Brains smiled sweetly. Darling and George were my family until I was taken in by the professor. I learned a lot about planes from them, he continued.
Zo, Darling said, her accent thickening with emotion. You are good to my petit? She looked as if she would take them all on if the wrong answer was given.
He is as one of my own sons, Jeff said solemnly and Scott and the others nodded.
As he was for us. She sighed and then smiled brilliantly at all of them. But as George always said, When once you have tasted flight, you will forever walk the earth with your eyes turned skyward, for there you have been, and there you will always long to return.*
The rest of the day was pleasantly spent, meeting and greeting old friends and customers. Many were quite impressed by Madame de Laroche and she told many amusing stories about the early aviators. It soon became clear that the irrepressible lady was nearing her nineties, a very well preserved nineties.
The big event of the evening was a special light show involving the Eiffel Tower. Thousands of lights had been carefully strung over the massive 324-meter-tall iron structure. Computers linked to the lights would provide a stunning light show guaranteed to be seen even from space.
The Tracys had decided to avoid the crowd and were going to enjoy the direct HD-3D telecast in the Tracy exhibition hangar.
Clive Collins was orchestrating his own show from behind the scenes. He giggled fiendishly (sounding like a cat in heat) as he set up his own circuitry from an anonymous looking van. He would turn the Eiffel Tower into the worlds largest electro-magnet. The iron core and the lighting wires would make for the battery coil, he would just add a lot more electricity and voila, Paris would be at his mercy!
The results were spectacular and well beyond Clives greatest dreams, actually so well beyond them that his van, which had been parked a discreet 200 meters away, was pulled through the air to be affixed magnetically to the south leg of the mighty tower. It was joined by five television broadcasting vans, ten police cars, and over 100 bicycles. People were nailed to the tower by watches and belts. Luckily the elevators had hydraulic safety systems if power ever went out, so the four lifts didnt fall, but froze in place. All over the Eiffel Tower the lights began to explode, causing great dismay and panic. Emergency vehicles moved in to render aid and assistance, but were also caught in the magnetic trap.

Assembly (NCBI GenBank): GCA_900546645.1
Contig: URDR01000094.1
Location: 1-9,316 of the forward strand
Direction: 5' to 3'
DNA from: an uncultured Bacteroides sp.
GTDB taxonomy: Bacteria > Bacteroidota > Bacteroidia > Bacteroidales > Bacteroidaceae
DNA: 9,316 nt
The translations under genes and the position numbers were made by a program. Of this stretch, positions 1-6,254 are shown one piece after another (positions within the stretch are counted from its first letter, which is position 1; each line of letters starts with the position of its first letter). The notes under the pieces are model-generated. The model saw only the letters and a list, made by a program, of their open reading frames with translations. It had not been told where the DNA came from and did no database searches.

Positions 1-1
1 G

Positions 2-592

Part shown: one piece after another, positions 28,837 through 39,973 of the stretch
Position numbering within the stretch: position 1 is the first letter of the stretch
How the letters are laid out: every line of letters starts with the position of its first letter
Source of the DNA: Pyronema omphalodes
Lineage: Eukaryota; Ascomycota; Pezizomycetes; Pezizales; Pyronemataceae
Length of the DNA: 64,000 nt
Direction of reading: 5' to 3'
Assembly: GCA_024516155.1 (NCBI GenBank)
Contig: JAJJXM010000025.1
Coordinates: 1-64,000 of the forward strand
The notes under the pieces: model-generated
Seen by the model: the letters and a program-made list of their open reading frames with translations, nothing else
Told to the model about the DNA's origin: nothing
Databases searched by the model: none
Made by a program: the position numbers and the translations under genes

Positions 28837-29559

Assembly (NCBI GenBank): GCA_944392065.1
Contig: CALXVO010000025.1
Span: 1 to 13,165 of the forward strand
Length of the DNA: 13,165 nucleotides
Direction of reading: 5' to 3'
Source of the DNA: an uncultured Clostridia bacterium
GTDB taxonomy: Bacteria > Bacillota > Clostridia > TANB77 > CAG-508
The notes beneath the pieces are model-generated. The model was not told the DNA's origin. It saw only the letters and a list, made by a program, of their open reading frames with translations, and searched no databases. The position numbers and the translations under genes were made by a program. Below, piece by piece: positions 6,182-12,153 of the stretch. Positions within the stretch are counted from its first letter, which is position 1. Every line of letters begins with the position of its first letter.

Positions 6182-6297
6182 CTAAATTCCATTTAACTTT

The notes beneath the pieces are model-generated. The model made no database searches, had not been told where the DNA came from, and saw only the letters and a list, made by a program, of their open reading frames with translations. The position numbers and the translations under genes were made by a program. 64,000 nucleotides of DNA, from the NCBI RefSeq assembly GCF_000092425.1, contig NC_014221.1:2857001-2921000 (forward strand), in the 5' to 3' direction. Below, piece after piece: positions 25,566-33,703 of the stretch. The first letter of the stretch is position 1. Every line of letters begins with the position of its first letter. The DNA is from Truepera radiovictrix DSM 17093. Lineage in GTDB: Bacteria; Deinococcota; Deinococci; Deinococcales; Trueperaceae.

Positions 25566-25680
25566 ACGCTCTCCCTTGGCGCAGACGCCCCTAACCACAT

The Tracys watched in horror as the catastrophe unfolded before their eyes. A news helicopter, circling the area, was reporting frantically.
No...not so close! Scott shouted at the vid. There was a mutual cry of horror as others realized that the chopper was caught in the magnetic grip of the now deadly symbol of France. It crashed with a crunch on the upper level and hung there like a dead moth on a porch light.
Father! Weve got to do something! Scott demanded.
Brains, what can we do? The rest of the Tracys looked to the scientist.
We dont have the Thunderbirds, Gordon said.
We do have the T-5000. Can it withstand the magnetic pull? Virgil asked, referring to the big Tracy transporter they were selling.
I believe if we ad-adjust the degausser and circle the Eiffel T-tower we can weaken the magnetic f-field enough to get some of the people out of the cars and v-vans that are st-stuck.
Good idea! Scott, you Alan and Gordon get to the danger zone and start organizing ground rescue. Good thing the uniforms are always with us. Virgil, take the T-5000. Brains, it might be best if you stay here, just in case. Jeff gave the orders. Thunderbirds are Go!
Brains was already working at his computer, frowning over the numbers. N-not g-good, he muttered to himself. Pushing his glasses up on his nose, he realized that he was alone, except for Jeff who was on his wrist com to John.
It wasnt Thunderbird 2 by a long shot, but Virgil still had the T-5000 well in hand. He approached the familiar landmark slowly. He wasnt even half a kilometer from the mighty iron structure when he began to feel the strong magnetic pull. The controls bucked in his hand. He fired reverse thrusters, but the pull was too strong. The worlds biggest electro-magnet was pulling him to join the cars, motorbikes, emergency vehicles, and dozens of hapless cyclists that now decorated the Eiffel tower. He had the de-gauser turned on full, but was unable to get close enough to have any effect.
T-5000 whats your status? Jeff called him on the radio.
Not good, the magnetic pull is too much. If I take it any closer Ill get caught.
Pull back, Virgil. A transporter that size crashing into the tower would be catastrophic. Set down far enough away and see if you can help the others on the ground. They spoke cautiously on the radio, as they were not in the usual mode of transport. I hear International Rescue may come to help, Jeff added wryly.